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SPECIAL ANALYSIS – Bridging the Divide: How the International Community is Adapting to the Threat of WMD Smuggling

SPECIAL ANALYSIS - Bridging the Divide: How the International Community is Adapting to the Threat of WMD Smuggling Homeland Security TodayAmerican television shows like "NCIS" and its various locally based variants like "NCIS Los Angeles," "Designated Survivor," the iconic "24," and movies like, "The Sum of All Fears" and "By Dawn’s Early Light," have developed a cult status. They are seen across the world. Their success is down to a simple combination of twothings: the people who play the roles of those involved … and the plot lines. They are always so credible. Little detail is missed. Audiences are drawn into the plot lines, anxious to quickly move onto the next episode. It is all so very enthralling.

Television that is as good as these series manages to bridge the divide between fact and fiction. Arguably, it is a divide that is rapidly narrowing. As technology rapidly advances and we as the human race send probes like Pioneer X ever deeper into the outer reaches of the cosmos, fiction becomes reality.

One central theme that series writers like to focus upon is the threat to the United States from terrorism. "24" was ahead of its time, as was last year’s return of "24" as a six-part mini-series bringing back Jack Bauer. Coming in the wake of September 11, its plot lines allowed its audience to imagine what might happen next. Central to that and other successful series was the idea that terrorists, through various means, would one-day get hold of a Weapon of Mass Destruction (WMD). These could be chemical, biological or nuclear.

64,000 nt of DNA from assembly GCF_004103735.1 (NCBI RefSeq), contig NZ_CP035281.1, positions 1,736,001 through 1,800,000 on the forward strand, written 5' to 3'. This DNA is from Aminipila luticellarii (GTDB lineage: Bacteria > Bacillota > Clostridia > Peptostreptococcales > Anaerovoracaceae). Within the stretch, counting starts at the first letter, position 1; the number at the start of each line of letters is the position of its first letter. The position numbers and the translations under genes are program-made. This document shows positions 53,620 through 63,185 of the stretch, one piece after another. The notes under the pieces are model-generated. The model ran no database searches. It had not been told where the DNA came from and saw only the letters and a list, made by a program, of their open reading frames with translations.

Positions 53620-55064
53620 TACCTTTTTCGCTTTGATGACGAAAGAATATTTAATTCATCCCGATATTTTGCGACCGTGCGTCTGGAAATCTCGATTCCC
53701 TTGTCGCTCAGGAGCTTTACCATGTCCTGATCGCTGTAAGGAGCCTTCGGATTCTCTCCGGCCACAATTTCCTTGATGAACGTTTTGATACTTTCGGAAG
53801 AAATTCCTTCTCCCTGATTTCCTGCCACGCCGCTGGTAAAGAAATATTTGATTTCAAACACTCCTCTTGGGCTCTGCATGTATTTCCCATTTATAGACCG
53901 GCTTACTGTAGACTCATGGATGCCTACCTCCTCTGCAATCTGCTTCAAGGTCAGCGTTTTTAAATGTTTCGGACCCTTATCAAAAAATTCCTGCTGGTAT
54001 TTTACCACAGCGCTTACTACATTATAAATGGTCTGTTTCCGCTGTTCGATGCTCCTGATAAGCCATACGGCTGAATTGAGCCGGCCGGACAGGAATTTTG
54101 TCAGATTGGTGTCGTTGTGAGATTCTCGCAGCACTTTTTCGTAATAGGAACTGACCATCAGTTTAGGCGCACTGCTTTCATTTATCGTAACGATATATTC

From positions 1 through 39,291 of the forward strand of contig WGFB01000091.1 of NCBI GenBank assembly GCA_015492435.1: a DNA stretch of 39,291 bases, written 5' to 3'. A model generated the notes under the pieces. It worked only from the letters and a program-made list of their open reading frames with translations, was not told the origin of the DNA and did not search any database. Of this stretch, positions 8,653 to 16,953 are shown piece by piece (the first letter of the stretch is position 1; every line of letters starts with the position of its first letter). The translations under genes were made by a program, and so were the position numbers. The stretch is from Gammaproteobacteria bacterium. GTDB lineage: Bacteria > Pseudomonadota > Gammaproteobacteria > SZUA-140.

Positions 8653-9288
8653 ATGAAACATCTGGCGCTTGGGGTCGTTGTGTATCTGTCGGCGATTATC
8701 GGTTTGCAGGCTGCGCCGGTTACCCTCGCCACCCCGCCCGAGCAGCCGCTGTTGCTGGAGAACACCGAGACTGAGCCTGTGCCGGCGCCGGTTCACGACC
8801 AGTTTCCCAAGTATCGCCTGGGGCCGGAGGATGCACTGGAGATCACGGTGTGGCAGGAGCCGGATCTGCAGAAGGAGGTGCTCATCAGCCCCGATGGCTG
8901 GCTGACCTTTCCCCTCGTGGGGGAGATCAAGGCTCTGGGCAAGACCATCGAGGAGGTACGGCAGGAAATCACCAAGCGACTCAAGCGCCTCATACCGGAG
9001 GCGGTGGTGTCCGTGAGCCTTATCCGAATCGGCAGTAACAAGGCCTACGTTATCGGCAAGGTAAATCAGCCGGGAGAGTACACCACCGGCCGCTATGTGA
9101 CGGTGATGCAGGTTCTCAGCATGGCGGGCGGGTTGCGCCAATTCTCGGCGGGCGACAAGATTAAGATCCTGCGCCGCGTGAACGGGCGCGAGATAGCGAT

Such was the concern over this that America and its allies went to war in the Gulf to prevent Saddam Hussein further developing what many in the global Intelligence Community believed to be a highly covert program to develop a full spectrum of WMDs.

Ultimately, the intelligence on which that decision was based has been shown to have had serious flaws. Ironically, Hussein’s attempts to talk-up his program and to act as if he had one he was trying to protect caused his downfall. Lesson learned; never try and bluff the international community when it comes to something as serious as a WMD.

The 59 Tomahawk missiles recently launched at Syria’s Al Shaerat military airfield provide recent testimony that speaks to that point. Use a WMD, and someone is going to react. In this case, it was the United States. In the future, it could be the British, the French or even the Belgians.

Those countries that have experienced the privations of terrorism and their potential to kill their citizens on their own soil will not shy away from acting upstream where the WMD is sourced. Irrespective of the arguments over the intelligence that started Gulf War Two, when the use of WMD cannot be denied, it must not be ignored. Similar arguments apply to the current situation with North Korea.

No one with any understanding of the situation could possibly conclude the regime in Pyongyang will someone how give up its nuclear capabilities in return for food or fuel. The ignominious demise of Colonel Muammar Gaddafi proved that point. He gave up his nuclear weapons and still was eventually deposed.